Friday, August 10, 2012

Brooklyn Centre Bi-Centennial

This year marks two-hundred years, 1812 – 2012, since the arrival of the first American settlers on the western bank of the Cuyahoga River, in the neighborhood that we now know as Brooklyn Centre.

The Community is commemorating its Bicentennial with exciting activities designed to bring neighbors together through celebratory events (see “What’s Happening,” on page 2), and to educate and encourage local residents and businesses to make physical improvements throughout the neighborhood.

The Bicentennial started on Memorial Day, with a ceremony at the Brooklyn Centre Burying Grounds, located at 2300 Garden Avenue, behind Aldi’s. The Brooklyn Centre Burying Ground’s first interment was in 1823, and the cemetery was deeded with the name Brooklyn Centre when it was founded in 1835. Memorial Day ceremonies have taken place here for the past 33 years. This historic cemetery is the final resting place for many of the neighborhood’s founding families as well as veterans of every major U.S. war. 

UPDATED - 8/13/2015: 
See below for an inclusion of the Brooklyn Historic District and Home Tour Brochures.

Pioneer Life in Brooklyn Township

In May of 1812, Brooklyn Centre’s founder James Fish arrived with his family to settle at what is now the northwest corner of Pearl Road and Mapledale Avenue, in what was to become Brooklyn Township. This was the first American settlement west of the Cuyahoga River in what would become Cuyahoga County.

Brooklyn Township was born out of the Connecticut Western Reserve.  In 1795, land claims were sold from the state of Connecticut to the Connecticut Land Company for $1.2 million.  In 1796, the Land Company sent a team of surveyors, led by Moses Cleaveland, to the Western Reserve to divide the land into 25-mile square townships.

However, settlement of the area was not possible until several U.S. treaties with Native American tribes and frontiersmen were signed.  For the ten year period between 1795 and 1805, the Cuyahoga River was actually the western border of the United States. It was not until the Treaty of Fort Industry was signed in 1805 that land west of the Cuyahoga River was opened for settlement.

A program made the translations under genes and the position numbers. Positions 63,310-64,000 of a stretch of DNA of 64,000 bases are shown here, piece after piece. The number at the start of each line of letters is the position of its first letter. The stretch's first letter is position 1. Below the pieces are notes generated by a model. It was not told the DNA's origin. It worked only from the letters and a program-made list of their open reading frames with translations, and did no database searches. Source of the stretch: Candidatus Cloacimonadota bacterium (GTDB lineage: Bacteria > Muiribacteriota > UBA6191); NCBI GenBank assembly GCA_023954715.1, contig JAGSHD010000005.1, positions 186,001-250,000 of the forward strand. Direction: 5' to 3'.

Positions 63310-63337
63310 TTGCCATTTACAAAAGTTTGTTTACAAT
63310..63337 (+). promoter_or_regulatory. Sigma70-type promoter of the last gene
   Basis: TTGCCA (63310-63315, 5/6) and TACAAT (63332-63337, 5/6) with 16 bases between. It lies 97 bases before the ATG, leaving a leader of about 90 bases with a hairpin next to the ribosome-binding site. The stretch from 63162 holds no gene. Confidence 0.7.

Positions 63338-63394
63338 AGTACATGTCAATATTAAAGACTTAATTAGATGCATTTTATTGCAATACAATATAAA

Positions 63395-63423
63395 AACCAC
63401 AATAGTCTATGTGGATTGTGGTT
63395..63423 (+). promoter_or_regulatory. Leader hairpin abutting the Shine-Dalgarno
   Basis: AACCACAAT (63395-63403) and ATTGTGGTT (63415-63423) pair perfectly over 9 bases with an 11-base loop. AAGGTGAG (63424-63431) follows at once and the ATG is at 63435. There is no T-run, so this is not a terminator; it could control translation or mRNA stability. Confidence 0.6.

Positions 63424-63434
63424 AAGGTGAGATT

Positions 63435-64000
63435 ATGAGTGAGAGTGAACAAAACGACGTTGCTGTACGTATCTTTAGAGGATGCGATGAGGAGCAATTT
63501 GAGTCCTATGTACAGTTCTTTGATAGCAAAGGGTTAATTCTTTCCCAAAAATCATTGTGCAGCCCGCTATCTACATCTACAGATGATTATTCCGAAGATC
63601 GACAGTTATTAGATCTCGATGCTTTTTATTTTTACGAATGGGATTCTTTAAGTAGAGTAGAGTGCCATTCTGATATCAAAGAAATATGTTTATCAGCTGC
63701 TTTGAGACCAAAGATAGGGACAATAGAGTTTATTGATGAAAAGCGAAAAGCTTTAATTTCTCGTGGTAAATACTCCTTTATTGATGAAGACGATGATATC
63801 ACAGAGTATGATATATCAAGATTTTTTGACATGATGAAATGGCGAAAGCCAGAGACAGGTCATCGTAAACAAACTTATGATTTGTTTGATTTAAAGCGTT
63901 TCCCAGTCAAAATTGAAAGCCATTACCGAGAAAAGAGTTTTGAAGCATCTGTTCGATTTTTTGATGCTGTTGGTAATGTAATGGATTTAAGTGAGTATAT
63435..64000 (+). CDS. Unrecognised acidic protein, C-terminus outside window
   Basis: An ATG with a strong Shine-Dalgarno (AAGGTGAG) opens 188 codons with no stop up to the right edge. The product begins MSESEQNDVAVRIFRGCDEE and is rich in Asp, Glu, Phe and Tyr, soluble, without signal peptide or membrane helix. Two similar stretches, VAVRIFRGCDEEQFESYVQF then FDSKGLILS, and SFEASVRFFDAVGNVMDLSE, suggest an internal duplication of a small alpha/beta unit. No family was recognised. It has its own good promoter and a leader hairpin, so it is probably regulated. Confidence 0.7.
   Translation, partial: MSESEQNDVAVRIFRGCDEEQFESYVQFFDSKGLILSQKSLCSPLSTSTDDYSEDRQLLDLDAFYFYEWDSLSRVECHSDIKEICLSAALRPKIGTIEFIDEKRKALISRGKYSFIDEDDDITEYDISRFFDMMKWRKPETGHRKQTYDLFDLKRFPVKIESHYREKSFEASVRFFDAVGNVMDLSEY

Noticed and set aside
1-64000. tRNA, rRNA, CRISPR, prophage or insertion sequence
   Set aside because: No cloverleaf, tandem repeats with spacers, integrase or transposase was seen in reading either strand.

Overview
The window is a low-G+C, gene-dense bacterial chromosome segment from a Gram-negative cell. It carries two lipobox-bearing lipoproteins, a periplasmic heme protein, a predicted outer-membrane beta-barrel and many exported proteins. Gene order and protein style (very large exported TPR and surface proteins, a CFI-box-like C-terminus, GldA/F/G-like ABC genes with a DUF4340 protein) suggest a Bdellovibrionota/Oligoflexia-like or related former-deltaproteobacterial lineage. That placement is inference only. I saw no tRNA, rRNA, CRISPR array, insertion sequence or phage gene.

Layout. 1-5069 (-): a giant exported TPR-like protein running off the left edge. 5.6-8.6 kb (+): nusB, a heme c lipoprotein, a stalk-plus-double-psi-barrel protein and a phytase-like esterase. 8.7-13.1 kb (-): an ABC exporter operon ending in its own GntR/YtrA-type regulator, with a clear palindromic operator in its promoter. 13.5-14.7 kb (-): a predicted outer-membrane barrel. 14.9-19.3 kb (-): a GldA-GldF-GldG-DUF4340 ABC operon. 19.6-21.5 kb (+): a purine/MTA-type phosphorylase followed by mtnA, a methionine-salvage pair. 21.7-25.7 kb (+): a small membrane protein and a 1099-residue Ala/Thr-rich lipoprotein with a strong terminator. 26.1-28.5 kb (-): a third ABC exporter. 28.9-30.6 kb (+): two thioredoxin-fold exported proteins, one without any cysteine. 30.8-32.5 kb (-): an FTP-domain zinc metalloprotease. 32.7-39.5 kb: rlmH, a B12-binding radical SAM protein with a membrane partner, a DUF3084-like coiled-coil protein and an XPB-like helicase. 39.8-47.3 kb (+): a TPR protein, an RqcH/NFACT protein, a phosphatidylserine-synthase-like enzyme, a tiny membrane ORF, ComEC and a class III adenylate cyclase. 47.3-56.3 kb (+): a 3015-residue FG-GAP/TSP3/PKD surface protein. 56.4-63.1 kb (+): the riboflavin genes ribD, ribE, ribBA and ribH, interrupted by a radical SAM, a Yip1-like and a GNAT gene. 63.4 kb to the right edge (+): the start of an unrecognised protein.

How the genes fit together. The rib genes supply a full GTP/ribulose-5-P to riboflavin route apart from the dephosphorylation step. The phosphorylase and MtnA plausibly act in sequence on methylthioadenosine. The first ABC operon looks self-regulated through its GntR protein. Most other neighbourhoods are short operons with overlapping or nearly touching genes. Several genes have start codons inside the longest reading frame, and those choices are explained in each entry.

James Fish, with his family and two other families, left Groton, Connecticut in 1811. They traveled by oxen team and lumber wagon and arrived in the area of Newburg early in the autumn of 1811. In spring of 1812, James crossed the river and constructed a log house.  In May, he brought his family to their new home. 

By 1818, over 200 people were living in the area surrounding what is now known as the Brooklyn Centre neighborhood.  The process of clearing the forest and developing a village progressed, and the area from the Big Creek to Scranton Road became the center of Brooklyn Township. On June 1, 1818, Brooklyn Township was formally organized. The village of Brooklyn served as the center of the township until the early 1830s. Through the late 1830s, the neighborhood was known as Brooklyn Centre, and was where the region’s settlers came to vote, attend church, and purchase goods. 

From Annexation to the Twentieth Century

From the 1830s until its annexation to Cleveland in 1867, Brooklyn Centre was a fashionable suburb between the forests, farmlands and small towns to the South and the growing city of Cleveland to the north.  This period was also marked by a great immigration from Europe that brought Germans, Irish and others to America. Brooklyn Village boasted highly skilled tanners, shoemakers and other tradesmen and service providers, so that the shops on what is now Pearl Road met all of the village’s needs.

From the 1900s through the end of World War II, Brooklyn Centre served as a refuge from Cleveland’s bustling city center and the more heavily industrialized Cuyahoga River valley. In the early 1960s Interstate Route 71 was built after the passage of the Federal Aid Highway Act in 1956. The freeway displaced many families and hastened changes in how and where the residents of the neighborhood conducted their business and did their shopping. 

Recent interest in protecting and revitalizing Brooklyn Center began in the 1940s and extended into the 1980s. The Southwest Citizens Area Council was formed in 1946. Brooklyn Center Community Association, formerly known as Archwood Denison Concerned Citizens, was founded in 1978, as was the Brooklyn Centre Historical Society. In 1981, the Crossroads Development Corporation was formed. The city recognized the historic importance and architectural significance of the neighborhood with the creation of the Brooklyn Centre Historic District in 1984.

This vital neighborhood continues its legacy of transition and activism with the formation of the Friends of Big Creek in 2005, the Brooklyn Centre Naturalists in 2007, and the designation of the new Jones Home National Historic District earlier this year. Activities planned to celebrate the Bicentennial this August will further highlight the neighborhood’s rich history.  
For more information and details about the events planned for the Bicentennial, go to and

Compiled by Darren Hamm and Brian Cummins

The following documents can be viewed as larger images or they can be downloaded as PDF documents.